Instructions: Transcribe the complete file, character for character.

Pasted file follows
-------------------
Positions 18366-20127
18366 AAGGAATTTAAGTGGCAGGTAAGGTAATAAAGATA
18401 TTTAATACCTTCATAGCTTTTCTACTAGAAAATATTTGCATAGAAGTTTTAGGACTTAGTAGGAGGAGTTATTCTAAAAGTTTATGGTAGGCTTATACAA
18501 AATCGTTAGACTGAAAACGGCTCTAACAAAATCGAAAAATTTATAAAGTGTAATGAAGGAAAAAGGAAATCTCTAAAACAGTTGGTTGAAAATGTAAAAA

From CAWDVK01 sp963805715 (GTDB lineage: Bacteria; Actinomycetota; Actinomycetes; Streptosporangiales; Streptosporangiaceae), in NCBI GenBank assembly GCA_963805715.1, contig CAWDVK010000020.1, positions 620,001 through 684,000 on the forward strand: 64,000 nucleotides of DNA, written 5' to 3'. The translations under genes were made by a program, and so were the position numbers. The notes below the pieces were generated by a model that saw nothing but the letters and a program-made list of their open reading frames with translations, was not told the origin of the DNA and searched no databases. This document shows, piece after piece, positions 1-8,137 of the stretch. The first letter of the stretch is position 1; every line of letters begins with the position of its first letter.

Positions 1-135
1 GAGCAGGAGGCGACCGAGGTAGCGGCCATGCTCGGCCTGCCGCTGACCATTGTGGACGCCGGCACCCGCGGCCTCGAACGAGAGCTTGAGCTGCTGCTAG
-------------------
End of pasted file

Positions 18366-20127
18366 AAGGAATTTAAGTGGCAGGTAAGGTAATAAAGATA
18401 TTTAATACCTTCATAGCTTTTCTACTAGAAAATATTTGCATAGAAGTTTTAGGACTTAGTAGGAGGAGTTATTCTAAAAGTTTATGGTAGGCTTATACAA
18501 AATCGTTAGACTGAAAACGGCTCTAACAAAATCGAAAAATTTATAAAGTGTAATGAAGGAAAAAGGAAATCTCTAAAACAGTTGGTTGAAAATGTAAAAA

From CAWDVK01 sp963805715 (GTDB lineage: Bacteria; Actinomycetota; Actinomycetes; Streptosporangiales; Streptosporangiaceae), in NCBI GenBank assembly GCA_963805715.1, contig CAWDVK010000020.1, positions 620,001 through 684,000 on the forward strand: 64,000 nucleotides of DNA, written 5' to 3'. The translations under genes were made by a program, and so were the position numbers. The notes below the pieces were generated by a model that saw nothing but the letters and a program-made list of their open reading frames with translations, was not told the origin of the DNA and searched no databases. This document shows, piece after piece, positions 1-8,137 of the stretch. The first letter of the stretch is position 1; every line of letters begins with the position of its first letter.

Positions 1-135
1 GAGCAGGAGGCGACCGAGGTAGCGGCCATGCTCGGCCTGCCGCTGACCATTGTGGACGCCGGCACCCGCGGCCTCGAACGAGAGCTTGAGCTGCTGCTAG